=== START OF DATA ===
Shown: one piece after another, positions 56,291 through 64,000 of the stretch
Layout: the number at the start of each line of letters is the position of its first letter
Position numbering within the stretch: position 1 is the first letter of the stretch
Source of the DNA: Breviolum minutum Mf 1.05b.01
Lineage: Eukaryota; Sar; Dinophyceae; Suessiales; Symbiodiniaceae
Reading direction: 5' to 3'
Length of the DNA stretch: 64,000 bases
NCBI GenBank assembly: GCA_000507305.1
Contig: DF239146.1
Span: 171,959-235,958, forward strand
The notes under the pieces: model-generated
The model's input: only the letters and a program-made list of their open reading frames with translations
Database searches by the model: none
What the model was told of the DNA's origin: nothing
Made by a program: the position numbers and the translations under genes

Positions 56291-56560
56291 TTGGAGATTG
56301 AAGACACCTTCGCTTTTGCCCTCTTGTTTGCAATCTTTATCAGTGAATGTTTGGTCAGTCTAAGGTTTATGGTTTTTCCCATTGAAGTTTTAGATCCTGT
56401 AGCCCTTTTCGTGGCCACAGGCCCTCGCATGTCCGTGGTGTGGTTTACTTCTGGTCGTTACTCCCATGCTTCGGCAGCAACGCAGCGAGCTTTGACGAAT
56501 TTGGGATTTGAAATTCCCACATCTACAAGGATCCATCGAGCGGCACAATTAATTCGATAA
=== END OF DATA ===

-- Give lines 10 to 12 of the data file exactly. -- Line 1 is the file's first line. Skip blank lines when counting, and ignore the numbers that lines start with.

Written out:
Span: 171,959-235,958, forward strand
The notes under the pieces: model-generated
The model's input: only the letters and a program-made list of their open reading frames with translations